Signs of Multiple Sclerosis Show Up in Blood Years Before Symptoms

UCSF scientists clear a potential path toward earlier treatment for a disease that affects nearly 1,000,000 people in the United States.
UCSF scientists clear a potential path toward earlier treatment for a disease that affects nearly 1,000,000 people in the United States.


In a discovery that could hasten treatment for patients with multiple sclerosis (MS), UC San Francisco scientists have discovered a harbinger in the blood of some people who later went on to develop the disease. 

In about 1 in 10 cases of MS, the body begins producing a distinctive set of antibodies against its own proteins years before symptoms emerge. These autoantibodies appear to bind to both human cells and common pathogens, possibly explaining the immune attacks on the brain and spinal cord that are the hallmark of MS.  

The findings were published in Nature Medicine on April 19.

MS can lead to a devastating loss of motor control, although new treatments can slow the progress of the disease and, for example, preserve a patient’s ability to walk. The scientists hope the autoantibodies they have discovered will one day be detected with a simple blood test, giving patients a head start on receiving treatment.  

“Over the last few decades, there's been a move in the field to treat MS earlier and more aggressively with newer, more potent therapies,” said UCSF neurologist Michael Wilson, MD, a senior author of the paper. “A diagnostic result like this makes such early intervention more likely, giving patients hope for a better life.” 

Linking infections with autoimmune disease 


Autoimmune diseases like MS are believed to result, in part, from rare immune reactions to common infections.  

In 2014, Wilson joined forces with Joe DeRisi, PhD, president of the Chan Zuckerberg Biohub SF and a senior author of the paper, to develop better tools for unmasking the culprits behind autoimmune disease. They took a technique in which viruses are engineered to display bits of proteins like flags on their surface, called phage display immunoprecipitation sequencing (PhIP-Seq), and further optimized it to screen human blood for autoantibodies.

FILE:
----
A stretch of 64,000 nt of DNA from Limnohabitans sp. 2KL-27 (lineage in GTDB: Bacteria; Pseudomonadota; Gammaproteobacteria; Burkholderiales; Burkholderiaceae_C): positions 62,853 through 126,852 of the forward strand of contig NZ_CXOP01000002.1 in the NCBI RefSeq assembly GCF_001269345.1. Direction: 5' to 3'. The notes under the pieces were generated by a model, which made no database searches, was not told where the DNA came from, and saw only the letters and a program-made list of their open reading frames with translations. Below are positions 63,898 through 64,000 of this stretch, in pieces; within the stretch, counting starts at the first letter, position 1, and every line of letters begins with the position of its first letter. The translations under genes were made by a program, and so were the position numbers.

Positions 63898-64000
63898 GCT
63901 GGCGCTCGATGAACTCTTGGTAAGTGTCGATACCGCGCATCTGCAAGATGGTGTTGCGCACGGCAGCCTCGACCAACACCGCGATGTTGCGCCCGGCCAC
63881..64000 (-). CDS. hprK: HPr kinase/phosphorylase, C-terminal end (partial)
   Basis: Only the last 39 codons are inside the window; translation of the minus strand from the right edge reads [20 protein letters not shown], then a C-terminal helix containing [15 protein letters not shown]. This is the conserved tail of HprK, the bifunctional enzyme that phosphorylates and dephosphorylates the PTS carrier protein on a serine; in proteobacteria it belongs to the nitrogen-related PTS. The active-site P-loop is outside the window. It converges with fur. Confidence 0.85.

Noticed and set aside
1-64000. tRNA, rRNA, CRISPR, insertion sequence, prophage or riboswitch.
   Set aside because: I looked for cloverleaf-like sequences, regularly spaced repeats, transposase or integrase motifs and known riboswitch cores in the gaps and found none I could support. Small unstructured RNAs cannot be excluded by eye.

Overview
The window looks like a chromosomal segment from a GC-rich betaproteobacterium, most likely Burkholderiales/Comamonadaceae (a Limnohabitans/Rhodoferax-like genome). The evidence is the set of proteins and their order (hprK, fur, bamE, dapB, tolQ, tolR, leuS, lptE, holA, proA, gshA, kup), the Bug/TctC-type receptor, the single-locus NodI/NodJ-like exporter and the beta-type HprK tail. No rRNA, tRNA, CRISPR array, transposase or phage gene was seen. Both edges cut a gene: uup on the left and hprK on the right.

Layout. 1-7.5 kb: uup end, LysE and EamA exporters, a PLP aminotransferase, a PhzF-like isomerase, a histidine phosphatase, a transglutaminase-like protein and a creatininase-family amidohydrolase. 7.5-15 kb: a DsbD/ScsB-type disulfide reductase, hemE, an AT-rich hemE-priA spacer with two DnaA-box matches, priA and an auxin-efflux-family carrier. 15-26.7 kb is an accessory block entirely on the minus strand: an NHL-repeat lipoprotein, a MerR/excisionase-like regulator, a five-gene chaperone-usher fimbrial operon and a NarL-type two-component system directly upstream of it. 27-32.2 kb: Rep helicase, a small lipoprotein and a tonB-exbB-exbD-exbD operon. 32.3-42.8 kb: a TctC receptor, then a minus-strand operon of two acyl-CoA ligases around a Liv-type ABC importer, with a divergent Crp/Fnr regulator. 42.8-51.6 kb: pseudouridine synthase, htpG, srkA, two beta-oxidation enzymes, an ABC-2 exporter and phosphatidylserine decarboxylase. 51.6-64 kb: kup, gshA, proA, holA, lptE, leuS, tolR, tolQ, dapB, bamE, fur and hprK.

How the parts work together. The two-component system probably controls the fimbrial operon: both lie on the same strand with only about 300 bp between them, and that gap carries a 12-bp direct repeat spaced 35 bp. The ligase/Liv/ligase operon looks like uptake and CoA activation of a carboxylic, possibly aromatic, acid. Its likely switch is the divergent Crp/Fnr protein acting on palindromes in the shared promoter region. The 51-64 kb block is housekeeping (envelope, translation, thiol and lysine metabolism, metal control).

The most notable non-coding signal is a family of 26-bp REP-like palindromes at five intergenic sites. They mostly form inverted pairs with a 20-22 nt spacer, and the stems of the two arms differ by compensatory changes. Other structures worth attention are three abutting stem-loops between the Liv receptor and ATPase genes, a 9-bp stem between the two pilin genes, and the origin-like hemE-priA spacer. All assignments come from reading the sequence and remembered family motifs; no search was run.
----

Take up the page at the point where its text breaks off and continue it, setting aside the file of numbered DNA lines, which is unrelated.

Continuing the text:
PhIP-Seq detects autoantibodies against more than 10,000 human proteins, enough to investigate nearly any autoimmune disease. In 2019, they successfully used it to discover a rare autoimmune disease that seemed to arise from testicular cancer

MS affects more than 900,000 people in the US. Its early symptoms, like dizziness, spasms, and fatigue, can resemble other conditions, and diagnosis requires careful analysis of brain MRI scans.  

The phage display system, the scientists reasoned, could reveal the autoantibodies behind the immune attacks of MS and create new opportunities to understand and treat the disease. 

The project was spearheaded by first co-authors Colin Zamecnik, PhD, a postdoctoral researcher in DeRisi’s and Wilson’s labs; and Gavin Sowa, MD, MS, former UCSF medical student and now internal medicine resident at Northwestern University. 

They partnered with Mitch Wallin, MD, MPH, from the University of Maryland and a senior author of the paper, to search for autoantibodies in the blood of people with MS. These samples were obtained from the U.S. Department of Defense Serum Repository, which stores blood taken from armed service members when they apply to join the military. 

The group analyzed blood from 250 MS patients collected after their diagnosis, plus samples taken five or more years earlier when they joined the military. The researchers also looked at comparable blood samples from 250 healthy veterans.